One episode left. The season sure does speed on by, doesn’t it?

Sunday’s episode was, I think I’m safe in saying, the episode that everyone’s been waiting for since the series got the green light. I’d say it was worth the wait. There’ve been a ton of superlatives heaped on “Blackwater” so far, so I won’t bother adding to them. I would like to add a comment or two about one specific omission.

A couple of friends of mine who’ve read the books had been bugging me leading up to Sunday, “So are we going to see the chain?” The answer, as we all saw now, is no. No chain! So it goes. But this raises a non-trivial question: Does it matter? What exactly was lost with the loss of the chain? In my estimation, little. In A Clash of Kings, the chain has a three-fold function, as I see it (one literal; one figurative; one textual). Those functions are:

  1. Literally, the massive chain is there to prevent Stannis’s ships from retreating as they’re doused with wild fire.
  2. Figuratively, the construction of the chain is a massive effort on the part of the blacksmiths of King’s Landing. As it plays such an important part in the victory, this is a way to give the people a real stake in it—something to point to and be proud of.
  3. Textually, it serves to further showcase Tyrion’s mental acumen.

In the show, the literal role the chain would have played is minimized. As we follow the battle, we see a decoy ship sent out in “defense”, where Stannis is expecting a fleet (a fleet smaller than his, of course, but a fleet nonetheless). The visual explosiveness of the wildfire when lit (via Bronn’s arrow) renders the potential for escape rather pointless. To me, the thing looks less like a fire than a nuclear bomb. The effect is instantaneous and devastating, so escape wasn’t really an issue—and furthermore, Stannis decided to keep pressing on, anyway, so the function of the chain in the show would have been theoretical, more than anything.

Without the build up we see in the book with the slow construction of the chain, the importance of Tyrion’s speech to the troops is rather elevated. What we see is a group of soldiers who have no real stake in the fight and no will to continue, and Tyrion rallies them. He does the same thing in the book, but here without the chain, I think his speech is slightly more impressive.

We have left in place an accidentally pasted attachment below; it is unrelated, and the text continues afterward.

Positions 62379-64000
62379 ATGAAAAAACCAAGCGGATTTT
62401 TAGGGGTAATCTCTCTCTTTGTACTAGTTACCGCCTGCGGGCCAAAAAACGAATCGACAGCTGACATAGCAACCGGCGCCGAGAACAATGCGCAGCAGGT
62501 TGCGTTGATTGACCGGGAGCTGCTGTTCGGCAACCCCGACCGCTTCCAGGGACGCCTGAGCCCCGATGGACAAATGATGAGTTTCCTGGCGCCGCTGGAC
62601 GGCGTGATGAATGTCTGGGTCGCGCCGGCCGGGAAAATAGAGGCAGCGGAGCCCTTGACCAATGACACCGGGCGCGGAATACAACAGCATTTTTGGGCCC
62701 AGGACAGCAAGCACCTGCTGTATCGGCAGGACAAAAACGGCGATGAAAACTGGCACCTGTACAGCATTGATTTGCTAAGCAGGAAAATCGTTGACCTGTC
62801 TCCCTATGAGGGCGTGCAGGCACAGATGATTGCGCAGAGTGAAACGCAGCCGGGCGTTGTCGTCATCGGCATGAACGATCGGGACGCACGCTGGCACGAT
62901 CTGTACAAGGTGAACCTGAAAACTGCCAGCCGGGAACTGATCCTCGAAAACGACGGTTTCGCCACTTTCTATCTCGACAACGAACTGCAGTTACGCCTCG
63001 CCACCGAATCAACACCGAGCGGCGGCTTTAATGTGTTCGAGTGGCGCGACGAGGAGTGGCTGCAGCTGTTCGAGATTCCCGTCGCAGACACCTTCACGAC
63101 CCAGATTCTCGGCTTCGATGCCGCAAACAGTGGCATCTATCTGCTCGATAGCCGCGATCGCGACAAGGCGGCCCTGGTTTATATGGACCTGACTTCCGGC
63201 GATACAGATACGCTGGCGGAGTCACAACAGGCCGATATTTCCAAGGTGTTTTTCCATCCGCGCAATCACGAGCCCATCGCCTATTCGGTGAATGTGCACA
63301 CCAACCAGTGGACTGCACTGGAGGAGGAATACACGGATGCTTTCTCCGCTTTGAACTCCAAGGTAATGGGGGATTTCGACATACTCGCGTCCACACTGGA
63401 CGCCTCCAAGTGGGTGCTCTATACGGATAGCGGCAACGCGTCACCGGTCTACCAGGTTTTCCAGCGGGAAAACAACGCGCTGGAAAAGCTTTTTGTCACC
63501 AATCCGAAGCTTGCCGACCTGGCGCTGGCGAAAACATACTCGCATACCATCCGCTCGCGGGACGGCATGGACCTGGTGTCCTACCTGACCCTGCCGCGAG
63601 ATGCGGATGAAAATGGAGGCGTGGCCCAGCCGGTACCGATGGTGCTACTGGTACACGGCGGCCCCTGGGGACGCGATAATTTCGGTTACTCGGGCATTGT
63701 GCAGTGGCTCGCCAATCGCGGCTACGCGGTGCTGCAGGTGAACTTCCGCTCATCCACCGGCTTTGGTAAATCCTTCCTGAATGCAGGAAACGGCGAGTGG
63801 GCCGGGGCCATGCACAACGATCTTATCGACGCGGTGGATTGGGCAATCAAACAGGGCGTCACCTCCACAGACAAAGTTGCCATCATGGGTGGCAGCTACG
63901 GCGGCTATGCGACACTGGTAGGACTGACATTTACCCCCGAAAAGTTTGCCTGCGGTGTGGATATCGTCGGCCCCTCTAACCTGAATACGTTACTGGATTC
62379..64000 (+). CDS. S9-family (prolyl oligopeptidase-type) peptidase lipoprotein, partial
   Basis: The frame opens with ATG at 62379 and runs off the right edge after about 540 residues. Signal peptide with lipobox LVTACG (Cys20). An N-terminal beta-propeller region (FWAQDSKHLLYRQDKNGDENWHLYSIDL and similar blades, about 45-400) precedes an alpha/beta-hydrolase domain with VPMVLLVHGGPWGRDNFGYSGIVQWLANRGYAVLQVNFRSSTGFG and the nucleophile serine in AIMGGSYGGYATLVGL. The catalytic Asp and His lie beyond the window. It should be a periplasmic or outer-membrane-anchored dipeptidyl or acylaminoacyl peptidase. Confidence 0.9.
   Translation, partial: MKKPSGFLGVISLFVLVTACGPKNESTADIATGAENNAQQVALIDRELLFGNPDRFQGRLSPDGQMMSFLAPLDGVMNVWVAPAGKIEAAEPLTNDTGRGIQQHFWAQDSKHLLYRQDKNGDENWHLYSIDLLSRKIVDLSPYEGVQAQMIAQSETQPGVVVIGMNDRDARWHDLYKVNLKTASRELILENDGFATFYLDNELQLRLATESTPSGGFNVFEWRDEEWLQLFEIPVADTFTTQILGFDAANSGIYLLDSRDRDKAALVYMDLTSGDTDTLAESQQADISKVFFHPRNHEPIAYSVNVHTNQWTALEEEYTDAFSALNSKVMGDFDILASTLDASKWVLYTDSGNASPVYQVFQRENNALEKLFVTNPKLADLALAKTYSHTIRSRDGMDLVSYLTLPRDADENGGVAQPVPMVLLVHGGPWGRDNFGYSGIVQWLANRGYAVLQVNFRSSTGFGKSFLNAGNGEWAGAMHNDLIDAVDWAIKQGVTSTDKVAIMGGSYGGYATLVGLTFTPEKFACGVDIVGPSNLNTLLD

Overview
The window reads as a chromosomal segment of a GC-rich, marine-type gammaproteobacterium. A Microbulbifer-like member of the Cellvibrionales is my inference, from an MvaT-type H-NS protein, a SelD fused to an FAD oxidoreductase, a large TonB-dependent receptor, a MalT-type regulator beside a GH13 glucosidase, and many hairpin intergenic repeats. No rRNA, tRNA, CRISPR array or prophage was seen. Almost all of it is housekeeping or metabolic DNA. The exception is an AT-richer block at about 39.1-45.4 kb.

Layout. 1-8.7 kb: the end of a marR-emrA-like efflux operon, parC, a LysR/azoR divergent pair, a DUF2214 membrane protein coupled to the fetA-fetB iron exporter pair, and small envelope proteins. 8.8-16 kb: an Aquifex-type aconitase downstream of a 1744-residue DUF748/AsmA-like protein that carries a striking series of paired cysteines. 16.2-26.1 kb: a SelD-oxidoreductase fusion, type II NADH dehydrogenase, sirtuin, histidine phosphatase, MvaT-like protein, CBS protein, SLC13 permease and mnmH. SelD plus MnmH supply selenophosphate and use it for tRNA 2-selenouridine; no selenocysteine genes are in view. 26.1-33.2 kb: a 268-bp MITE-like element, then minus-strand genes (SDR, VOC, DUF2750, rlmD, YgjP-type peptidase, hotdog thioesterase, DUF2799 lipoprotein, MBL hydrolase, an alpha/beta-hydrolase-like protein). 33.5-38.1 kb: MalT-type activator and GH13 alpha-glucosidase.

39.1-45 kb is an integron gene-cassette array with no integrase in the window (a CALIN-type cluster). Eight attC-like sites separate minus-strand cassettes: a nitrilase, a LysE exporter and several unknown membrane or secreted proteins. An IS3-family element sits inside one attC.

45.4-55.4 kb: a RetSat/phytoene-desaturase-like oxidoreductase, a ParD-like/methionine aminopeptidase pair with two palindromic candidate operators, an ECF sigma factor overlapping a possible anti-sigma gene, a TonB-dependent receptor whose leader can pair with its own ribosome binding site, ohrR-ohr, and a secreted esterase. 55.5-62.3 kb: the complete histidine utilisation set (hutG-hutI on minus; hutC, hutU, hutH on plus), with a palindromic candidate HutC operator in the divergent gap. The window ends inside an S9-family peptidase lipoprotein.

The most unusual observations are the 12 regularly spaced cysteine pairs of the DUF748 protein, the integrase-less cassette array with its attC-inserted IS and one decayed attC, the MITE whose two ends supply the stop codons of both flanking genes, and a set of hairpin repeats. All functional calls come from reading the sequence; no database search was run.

Finally, something that has happened in the show which didn’t really happen in the books is Tyrion as a character has been thrust to the forefront—largely in response to Peter Dinklage’s excellent portrayal of him in season 1. We see this happen in television shows all the time: One character becomes more popular or impressive than the others, and so the writers “write them up” (one clear example that comes to mind is The Simpsons. When the show started, everyone tuned in to see what shocking thing Bart would say. By season 4, it was clear that Homer was the star). As a result, well, Tyrion didn’t need to be any more brilliant. He’s had it in spades this season—and will likely continue to. His character doesn’t need the extra acclaim that the chain would bring him, so omitting it hasn’t really affected his character all that much, in my opinion.

I think it was a wise decision on the part of Dave and Dan to have George R. R. Martin write this episode (for a number of reasons), and I think he did an excellent job in writing the chain out. I think the proof of this comes from any fan of the show who’s never read the books. Their reaction: What chain? The logic of the battle, though scaled down, works well enough as shown, and it doesn’t feel like anything major is missing. Those who’ve read the books know, but show qua show, I think it stands up remarkably well.

Oh, but this is the Dothraki blog, isn’t it? As you may have noticed, there was no Dothraki in episode 9. Not that that should be a surprise, now that the episode has aired. Unlike any previous episode (and perhaps unlike any future episode…?), “Blackwater” focused on one single event. There were different points of view, yes (Sansa, Davos, Tyrion), but it was all the same narrative, and all the same timeline. So, of course, there was nothing from Qarth, and also nothing from beyond the Wall, nothing from Robb’s camp, etc. Given the scope of this episode, that was probably for the best, and one wonders if any other event might warrant a similar treatment. (Those who’ve read the books may be able to think of at least one, but even that one’s iffy.)